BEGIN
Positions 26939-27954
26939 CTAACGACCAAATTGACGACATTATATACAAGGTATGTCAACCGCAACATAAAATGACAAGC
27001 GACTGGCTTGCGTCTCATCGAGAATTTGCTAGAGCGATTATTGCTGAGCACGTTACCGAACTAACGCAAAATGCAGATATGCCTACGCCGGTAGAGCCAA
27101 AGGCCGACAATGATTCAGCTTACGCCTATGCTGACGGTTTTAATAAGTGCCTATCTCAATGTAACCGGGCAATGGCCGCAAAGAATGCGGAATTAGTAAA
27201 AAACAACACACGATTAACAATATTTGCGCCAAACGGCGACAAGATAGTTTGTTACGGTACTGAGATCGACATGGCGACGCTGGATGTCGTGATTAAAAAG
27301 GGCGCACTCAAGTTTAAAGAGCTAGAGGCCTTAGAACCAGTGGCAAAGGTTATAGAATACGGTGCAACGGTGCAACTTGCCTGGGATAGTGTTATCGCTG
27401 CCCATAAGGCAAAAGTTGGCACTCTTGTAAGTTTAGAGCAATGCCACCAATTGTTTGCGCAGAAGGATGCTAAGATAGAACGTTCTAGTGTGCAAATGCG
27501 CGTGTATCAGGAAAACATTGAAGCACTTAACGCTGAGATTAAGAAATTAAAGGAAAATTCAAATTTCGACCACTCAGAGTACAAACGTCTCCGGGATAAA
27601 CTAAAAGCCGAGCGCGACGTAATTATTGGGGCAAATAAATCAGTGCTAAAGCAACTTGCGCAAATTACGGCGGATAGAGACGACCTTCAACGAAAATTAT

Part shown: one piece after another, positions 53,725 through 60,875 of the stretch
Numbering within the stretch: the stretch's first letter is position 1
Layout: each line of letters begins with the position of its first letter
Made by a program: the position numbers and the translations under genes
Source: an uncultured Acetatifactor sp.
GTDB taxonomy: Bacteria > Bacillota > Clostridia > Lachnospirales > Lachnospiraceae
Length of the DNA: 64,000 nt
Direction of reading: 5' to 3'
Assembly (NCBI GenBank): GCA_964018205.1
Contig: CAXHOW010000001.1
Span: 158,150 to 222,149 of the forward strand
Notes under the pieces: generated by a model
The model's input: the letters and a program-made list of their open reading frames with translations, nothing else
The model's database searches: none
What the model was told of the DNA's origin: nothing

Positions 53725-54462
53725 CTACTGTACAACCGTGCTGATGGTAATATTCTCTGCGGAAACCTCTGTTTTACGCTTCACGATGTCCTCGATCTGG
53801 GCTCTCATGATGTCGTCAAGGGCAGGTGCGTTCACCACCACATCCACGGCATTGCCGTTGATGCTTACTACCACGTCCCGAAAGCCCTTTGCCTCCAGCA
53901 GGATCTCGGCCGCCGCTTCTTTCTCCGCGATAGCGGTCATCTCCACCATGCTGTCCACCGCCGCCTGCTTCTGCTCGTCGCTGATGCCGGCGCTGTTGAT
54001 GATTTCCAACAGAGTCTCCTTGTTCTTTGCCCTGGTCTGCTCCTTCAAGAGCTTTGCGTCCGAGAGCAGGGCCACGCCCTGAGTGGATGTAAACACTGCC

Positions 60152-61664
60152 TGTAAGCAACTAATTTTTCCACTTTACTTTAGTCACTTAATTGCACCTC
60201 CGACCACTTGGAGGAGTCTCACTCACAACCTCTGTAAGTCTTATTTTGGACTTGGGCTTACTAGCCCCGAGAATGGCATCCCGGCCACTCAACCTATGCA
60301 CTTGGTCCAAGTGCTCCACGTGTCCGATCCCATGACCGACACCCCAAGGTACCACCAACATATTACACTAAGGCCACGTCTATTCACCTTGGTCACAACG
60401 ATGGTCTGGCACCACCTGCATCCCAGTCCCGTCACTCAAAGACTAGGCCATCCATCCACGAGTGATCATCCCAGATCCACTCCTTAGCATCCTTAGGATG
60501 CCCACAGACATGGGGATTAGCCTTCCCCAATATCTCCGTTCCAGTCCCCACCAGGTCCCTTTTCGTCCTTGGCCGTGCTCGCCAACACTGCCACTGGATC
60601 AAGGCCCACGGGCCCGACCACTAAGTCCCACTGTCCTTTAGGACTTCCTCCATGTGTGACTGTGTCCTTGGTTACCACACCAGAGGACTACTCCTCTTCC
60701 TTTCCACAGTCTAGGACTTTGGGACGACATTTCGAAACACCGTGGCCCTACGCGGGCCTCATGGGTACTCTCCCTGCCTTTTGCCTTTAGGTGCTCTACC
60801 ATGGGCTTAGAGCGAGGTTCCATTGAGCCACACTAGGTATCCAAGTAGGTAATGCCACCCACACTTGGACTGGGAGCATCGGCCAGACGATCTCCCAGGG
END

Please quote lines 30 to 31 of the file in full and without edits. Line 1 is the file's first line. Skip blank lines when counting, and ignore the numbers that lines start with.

Positions 60152-61664
60152 TGTAAGCAACTAATTTTTCCACTTTACTTTAGTCACTTAATTGCACCTC